Inanna is an ancient Sumerian goddess, and I guess what struck me was how different she was from the Greek and Roman goddesses I was more familiar with. She was powerful and dark, she hungered after death and went to the underworld on her own, giving up all her wisdom and power in the process. “Inanna was turned into a corpse/ A piece of rotting meat / And was hung from a hook on the wall.” That line really resonated with me as a way of describing not just my own birth experience, what it feels like to be awake while disinterested people cut you open and move around your internal organs, but what it feels like to come up against the futility of being human, to come up against your own lowest nature, your meat-ness. Inanna became a kind of narrative guide for me, of how a woman gains and loses and then regains her wisdom and power.

I wanted to include Inanna in the text in an overt way, but I knew Inanna wasn’t exactly a household name and that some amount of historical background would be necessary to orient the reader, so I decided to let Mia be working on a translation of those poems and to make that her career.

“I think sometimes we get trapped in ideas of who we think we are.”

AUTHORLINK: Your characters go through a lot of angst regarding who they are or are thought to be. What do you hope readers gain from your story?

THORPE: I think sometimes we get trapped in ideas of who we think we are. We are so quick to claim our identities when we are in our late teens, early twenties, trying to assert who we are by means of purple hair or remaining a virgin or liking spicy food. Anything that we can hold onto as some small flag of self-hood, of differentiation. But sometimes as we grow up, we have to let go of these more rigid identities and understand that we are complicated, and we have to give our friends room to change and grow as well. You can’t keep holding on to who your friend was at fifteen and what the dynamic was back then; you have to find out who she is now and allow new dynamics to develop between you.

AUTHORLINK: Have you published short stories?

THORPE: I have not, actually! I have written many short stories because short stories are encouraged in the workshop format which is how most writers are trained. And in the beginning, I was afraid to write something long. I can still remember when I was just starting out, I was in a community college Fiction 101 class and the teacher said, “I don’t think this is a short story. I think this is the first chapter of a novel.” I felt I had failed! Why could I not just write a proper short story? But my teacher just laughed at me. “Write the rest of it,” he said. And it was the best advice I ever got.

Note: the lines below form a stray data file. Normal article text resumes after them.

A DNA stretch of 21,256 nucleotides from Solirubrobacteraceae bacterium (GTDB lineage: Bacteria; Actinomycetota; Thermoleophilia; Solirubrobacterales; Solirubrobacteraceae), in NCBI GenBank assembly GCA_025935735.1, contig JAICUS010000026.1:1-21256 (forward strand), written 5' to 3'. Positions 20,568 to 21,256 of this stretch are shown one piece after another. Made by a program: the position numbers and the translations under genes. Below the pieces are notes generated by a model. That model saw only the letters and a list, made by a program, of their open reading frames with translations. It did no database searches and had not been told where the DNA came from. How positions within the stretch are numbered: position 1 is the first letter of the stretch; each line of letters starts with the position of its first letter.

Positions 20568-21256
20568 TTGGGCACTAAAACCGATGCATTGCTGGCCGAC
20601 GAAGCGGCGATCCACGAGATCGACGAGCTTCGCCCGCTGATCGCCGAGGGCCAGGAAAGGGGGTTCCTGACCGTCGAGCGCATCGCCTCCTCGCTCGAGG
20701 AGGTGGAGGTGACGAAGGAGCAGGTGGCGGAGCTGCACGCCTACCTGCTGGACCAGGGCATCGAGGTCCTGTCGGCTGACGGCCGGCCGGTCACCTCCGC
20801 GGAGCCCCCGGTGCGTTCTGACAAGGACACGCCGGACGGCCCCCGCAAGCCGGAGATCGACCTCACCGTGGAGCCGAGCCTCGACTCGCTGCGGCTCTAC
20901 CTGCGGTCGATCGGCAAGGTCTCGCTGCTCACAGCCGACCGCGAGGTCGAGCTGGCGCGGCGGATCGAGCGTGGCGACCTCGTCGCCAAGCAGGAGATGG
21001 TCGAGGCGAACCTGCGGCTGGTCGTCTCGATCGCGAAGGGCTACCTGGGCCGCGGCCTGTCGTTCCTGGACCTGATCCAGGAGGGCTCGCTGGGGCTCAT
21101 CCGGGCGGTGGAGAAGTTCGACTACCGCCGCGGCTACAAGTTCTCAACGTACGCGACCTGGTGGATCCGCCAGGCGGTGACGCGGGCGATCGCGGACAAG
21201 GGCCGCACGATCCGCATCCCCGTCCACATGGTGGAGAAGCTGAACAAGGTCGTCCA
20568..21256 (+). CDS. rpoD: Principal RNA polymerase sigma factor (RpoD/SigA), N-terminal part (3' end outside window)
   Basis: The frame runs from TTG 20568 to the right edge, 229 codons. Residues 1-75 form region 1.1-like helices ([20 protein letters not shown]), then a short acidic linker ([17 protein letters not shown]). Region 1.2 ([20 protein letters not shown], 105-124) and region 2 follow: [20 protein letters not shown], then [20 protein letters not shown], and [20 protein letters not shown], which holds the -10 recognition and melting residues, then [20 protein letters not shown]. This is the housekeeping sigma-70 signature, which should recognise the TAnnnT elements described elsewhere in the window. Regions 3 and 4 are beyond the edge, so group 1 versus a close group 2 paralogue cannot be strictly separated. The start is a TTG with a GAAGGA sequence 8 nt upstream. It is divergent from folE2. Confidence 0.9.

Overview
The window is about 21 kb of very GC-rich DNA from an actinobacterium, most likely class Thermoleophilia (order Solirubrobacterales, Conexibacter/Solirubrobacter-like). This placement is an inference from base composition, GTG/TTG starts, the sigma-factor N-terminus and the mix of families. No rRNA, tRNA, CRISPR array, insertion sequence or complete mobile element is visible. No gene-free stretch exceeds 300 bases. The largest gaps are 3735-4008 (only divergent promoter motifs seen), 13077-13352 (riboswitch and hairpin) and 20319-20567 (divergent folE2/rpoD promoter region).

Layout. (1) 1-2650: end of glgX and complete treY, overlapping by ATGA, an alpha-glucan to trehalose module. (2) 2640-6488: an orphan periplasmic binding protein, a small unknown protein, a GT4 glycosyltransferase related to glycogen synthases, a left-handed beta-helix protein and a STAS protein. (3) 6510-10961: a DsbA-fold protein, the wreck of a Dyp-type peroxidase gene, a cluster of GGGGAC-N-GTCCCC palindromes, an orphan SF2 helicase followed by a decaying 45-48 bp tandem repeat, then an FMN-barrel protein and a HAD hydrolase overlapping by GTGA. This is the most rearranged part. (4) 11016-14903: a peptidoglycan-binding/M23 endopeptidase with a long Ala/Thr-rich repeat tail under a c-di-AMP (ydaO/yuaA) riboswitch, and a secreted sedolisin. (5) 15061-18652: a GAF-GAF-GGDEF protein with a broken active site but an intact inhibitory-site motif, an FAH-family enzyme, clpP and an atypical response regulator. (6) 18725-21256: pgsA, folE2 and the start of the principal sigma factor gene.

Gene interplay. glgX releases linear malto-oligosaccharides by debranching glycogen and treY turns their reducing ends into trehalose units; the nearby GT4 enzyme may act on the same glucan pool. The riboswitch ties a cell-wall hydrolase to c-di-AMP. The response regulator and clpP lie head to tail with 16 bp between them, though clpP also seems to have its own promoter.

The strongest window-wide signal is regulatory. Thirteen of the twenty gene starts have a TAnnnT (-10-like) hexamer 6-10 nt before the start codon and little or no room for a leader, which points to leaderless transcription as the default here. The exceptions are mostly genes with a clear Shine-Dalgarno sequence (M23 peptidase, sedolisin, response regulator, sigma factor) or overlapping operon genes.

“I think sometimes we get trapped in ideas of who we think we are.”

The first time I wrote a novel– oh! It was thrilling and scary and intoxicating! I was in love with the biggness, the room for digression, the chance to know my characters more deeply, and most of all, an escape from the carefulness of short stories. I am not good at being careful and precise, and short stories demand this. I am a very messy writer, so I do much better with a bigger space to work in.

I did have a collection of interconnected short stories called The Violin Face that was collected in a Print-on-demand book by a small press in Australia, though, and I remain incredibly grateful for that encouragement. They were really the first people to take me seriously, and I am not sure I could have survived the long winter of my own learning curve if it hadn’t been for their faith in me.

AUTHORLINK: What surprised you about selling and publishing your first novel?

THORPE: I was most surprised by how appealing the entire book industry turned out to be. From the agents, to the editors, to the publicists and marketing people, through the sales reps and booksellers, they are all just people who love books. Their passion for what they do seems to be universally genuine. I have been astounded.

AUTHORLINK: What are you working on next?

THORPE: My next novel is a father-daughter story, a lovable fool and a dragon of a girl, who take a strange Eastern European vacation together.

About Rufi Thorpe:

Thorpe has an MFA from the University of Virginia. She lives in Washington, D.C., with her husband and son.

Diane Slocum
Regular Contributor:
Diane Slocum

Diane Slocum has been a newspaper reporter and editor and authored an historical book. As a freelance writer, she contributes regularly to magazines and newspapers. She writes features on authors and a column for writers and readers in Lifestyle magazine. She is assigned to write interviews of first-time novelists and bestselling authors for Authorlink.